Win By One

Win by one. That has long been the philosophy of TCU head coach Gary Patterson and a reason the Horned Frogs have gone 73-27 in 100 games he has coached at the school. In a season where the Frogs dominated almost every team they played, it is only fitting that the team's Poinsettia bowl win over Boise State came by a score of 17-16.

Win by one. That has long been the philosophy of TCU head coach Gary Patterson and a reason the Horned Frogs have gone 73-27 in 100 games he has coached at the school. But in a season where the Frogs dominated almost every team they played, it is only fitting that the team's Poinsettia bowl win over Boise State came by a score of 17-16. 1 point cemented the team's place in the top 10 of the final BCS rankings with momentum going into 2009.

The skeptics and fans alike could sit back and look at the things the Frogs didn't do, such as beating Oklahoma in Norman or closing out the undefeated Utah Utes in Salt Lake City, a game that may have ultimately cost the Frogs a shot a Sugar Bowl berth. But with a record of 11-2 and the stingiest defense outside of USC, TCU accomplished way more than anybody thought they would heading into the 2008 campaign.

At the annual Meet the Frogs in August, Patterson said his defense would be successful if several players stepped up and replaced seniors, such as all-conference defensive ends Tommy Blake and Chase Ortiz. This is where he sort of challenged junior defensive end, Jerry Hughes. The coach said Hughes could be classified as a better athlete than Ortiz, but that he had a long way to go to become as good of a player. Hughes finished this season with 15 sacks, 52 tackles, 19.5 TFL, 2 interception, 6 forced fumbles and 3 fumble recoveries. His tremendous play earned him first team All-American honors. As a team, the Frogs totaled 43 sacks and 15 interceptions.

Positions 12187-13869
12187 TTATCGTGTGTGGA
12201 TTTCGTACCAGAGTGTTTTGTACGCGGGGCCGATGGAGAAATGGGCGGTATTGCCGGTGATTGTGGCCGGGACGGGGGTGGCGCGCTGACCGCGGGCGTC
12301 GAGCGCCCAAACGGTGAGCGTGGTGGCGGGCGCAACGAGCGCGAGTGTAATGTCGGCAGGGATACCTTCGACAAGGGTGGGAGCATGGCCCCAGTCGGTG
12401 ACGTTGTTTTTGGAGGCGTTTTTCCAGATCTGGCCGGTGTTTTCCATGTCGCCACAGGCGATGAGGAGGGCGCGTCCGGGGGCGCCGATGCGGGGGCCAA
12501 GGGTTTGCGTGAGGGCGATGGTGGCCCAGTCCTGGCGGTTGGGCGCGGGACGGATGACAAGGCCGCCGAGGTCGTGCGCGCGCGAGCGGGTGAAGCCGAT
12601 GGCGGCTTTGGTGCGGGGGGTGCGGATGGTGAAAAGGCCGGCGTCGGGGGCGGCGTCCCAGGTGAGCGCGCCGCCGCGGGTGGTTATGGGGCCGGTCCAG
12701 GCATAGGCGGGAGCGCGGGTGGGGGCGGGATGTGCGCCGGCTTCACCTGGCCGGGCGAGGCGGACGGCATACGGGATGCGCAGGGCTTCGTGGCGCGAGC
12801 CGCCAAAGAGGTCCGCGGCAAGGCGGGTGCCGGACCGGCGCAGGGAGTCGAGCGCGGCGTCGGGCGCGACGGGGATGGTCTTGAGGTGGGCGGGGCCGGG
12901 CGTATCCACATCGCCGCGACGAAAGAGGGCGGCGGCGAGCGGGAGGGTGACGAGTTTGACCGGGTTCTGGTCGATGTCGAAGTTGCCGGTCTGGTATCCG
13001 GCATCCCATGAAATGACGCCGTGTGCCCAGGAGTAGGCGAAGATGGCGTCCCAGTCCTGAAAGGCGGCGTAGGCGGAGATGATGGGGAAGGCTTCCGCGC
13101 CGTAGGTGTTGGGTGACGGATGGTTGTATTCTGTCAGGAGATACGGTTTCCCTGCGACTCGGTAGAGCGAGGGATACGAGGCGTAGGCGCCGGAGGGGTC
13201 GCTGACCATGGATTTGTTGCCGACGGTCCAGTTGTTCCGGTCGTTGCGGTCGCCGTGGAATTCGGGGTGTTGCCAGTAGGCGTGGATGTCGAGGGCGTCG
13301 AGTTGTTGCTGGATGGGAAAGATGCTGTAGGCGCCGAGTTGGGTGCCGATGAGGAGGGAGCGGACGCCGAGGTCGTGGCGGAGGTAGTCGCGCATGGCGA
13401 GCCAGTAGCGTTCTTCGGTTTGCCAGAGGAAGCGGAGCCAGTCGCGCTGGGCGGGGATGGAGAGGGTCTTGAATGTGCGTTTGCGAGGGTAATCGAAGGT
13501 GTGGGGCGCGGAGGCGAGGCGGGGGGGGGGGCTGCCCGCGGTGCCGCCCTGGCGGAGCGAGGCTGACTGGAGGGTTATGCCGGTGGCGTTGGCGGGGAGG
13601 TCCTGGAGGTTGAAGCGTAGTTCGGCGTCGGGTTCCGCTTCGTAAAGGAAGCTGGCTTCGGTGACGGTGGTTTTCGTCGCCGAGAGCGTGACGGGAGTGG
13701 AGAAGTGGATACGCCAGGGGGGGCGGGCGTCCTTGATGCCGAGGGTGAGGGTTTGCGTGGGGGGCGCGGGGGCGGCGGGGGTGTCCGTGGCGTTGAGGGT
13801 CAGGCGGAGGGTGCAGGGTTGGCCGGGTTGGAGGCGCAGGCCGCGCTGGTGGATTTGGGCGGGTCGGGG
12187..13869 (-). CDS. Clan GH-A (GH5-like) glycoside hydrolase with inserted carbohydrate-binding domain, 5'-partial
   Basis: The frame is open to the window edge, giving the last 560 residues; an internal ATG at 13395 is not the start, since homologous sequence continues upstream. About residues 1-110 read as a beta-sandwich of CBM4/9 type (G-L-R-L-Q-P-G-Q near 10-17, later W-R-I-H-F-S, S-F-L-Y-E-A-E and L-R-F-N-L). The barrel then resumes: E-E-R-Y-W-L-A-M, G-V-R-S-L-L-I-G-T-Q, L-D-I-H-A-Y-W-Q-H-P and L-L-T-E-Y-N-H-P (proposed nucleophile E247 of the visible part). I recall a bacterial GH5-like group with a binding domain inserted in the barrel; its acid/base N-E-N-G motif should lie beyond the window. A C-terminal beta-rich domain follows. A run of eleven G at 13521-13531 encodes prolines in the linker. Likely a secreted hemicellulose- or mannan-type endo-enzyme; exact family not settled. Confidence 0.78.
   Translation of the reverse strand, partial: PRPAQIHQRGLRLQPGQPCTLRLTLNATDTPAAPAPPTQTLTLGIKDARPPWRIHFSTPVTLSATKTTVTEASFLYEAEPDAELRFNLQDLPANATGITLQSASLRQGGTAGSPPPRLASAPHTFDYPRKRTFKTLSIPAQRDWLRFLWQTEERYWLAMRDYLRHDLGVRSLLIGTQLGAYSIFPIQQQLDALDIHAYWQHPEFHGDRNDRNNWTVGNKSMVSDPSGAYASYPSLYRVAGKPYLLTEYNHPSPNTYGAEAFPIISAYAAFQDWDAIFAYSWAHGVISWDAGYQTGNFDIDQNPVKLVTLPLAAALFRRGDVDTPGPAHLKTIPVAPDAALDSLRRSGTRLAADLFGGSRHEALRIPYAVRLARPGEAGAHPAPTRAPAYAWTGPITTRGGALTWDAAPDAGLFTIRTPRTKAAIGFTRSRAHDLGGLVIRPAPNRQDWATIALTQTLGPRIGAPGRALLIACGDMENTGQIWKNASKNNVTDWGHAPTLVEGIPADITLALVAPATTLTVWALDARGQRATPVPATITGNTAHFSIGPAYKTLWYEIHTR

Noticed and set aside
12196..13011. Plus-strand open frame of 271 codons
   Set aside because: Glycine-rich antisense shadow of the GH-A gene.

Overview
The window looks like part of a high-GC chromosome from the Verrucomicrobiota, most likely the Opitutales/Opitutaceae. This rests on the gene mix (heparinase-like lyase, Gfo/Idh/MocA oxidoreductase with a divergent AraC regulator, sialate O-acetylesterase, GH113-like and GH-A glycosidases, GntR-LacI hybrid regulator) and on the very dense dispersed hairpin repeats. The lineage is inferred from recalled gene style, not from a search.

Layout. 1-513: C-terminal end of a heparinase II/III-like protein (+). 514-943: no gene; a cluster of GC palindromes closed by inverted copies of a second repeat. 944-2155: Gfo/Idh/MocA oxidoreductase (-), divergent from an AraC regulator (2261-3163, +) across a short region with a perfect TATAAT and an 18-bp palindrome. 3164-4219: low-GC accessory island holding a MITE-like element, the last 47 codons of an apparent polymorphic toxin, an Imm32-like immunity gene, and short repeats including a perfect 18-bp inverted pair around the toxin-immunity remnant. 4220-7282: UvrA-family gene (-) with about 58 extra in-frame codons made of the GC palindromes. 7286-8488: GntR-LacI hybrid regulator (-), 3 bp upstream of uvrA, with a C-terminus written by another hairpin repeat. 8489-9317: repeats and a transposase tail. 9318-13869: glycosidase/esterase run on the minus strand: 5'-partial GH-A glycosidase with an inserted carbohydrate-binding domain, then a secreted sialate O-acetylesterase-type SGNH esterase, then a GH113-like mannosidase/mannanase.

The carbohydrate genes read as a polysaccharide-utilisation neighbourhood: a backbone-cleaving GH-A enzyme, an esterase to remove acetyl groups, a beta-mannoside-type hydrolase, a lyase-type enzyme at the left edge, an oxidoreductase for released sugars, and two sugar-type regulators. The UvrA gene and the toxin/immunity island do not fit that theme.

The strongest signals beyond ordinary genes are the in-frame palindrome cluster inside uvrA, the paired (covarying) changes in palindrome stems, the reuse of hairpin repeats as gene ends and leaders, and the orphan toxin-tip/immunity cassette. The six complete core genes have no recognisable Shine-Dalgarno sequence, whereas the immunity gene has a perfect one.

The defense finished the season with the no.2 total ranking in the country, giving up 11.3 points per game and the lowest rushing yards with 47.1 ypg. The outstanding play of seniors Robert Henson, Jason Phillips, Stephen Hodge, Matt Panfil, Cody Moore and James Vess made this season truly a special one. After 2007 saw the Frogs lose five games, with four decided by a combined 18 points, the team was on a mission to prove that it was still a force to be reckoned with. By battering quarterbacks and forcing teams to become one-dimensional, it did just that.

Standing in the shadow of the defense, the offense quietly put up the most points in school history with 437. Led by sophomore quarterback Andy Dalton, the team averaged 421.3 yards ypg. Dalton finished the season 182-307 for 2,242 yards and 11 touchdowns to only five interceptions. The team really took off in the passing game with the emergence of sophomore receiver, Jimmy Young. The Monroe, Louisiana native had 59 catches for 988 yards and five touchdowns. Both Dalton and Young are still maturing as players, but they both made huge strides this season. If they continue to grow, opposing defenses will have nightmares trying to stop the duo.

But even though the offense made big plays in the passing game, their bread and butter was the running game. The team scored 39 rushing touchdowns on the ground, churning out 220.2 ypg. But the carries were spread out, with five players rushing for more than 300 yards on the season. Junior running back Joseph Turner led all rushers with 577 yards and 11 touchdowns.

While the play on the field in 2008 was pleasing to the Frog faithful, it also opened the eyes of top recruits across Texas. The 2009 recruiting class already has 17 verbal commitments, including four from some of the state's best: Casey Pachall, Waymon James, Malcolm Williams and Jurell Thompson.

2008 was great, but 2009 and beyond could see the Frogs continue their rise to national power. Even if the games are decided by 1 point.


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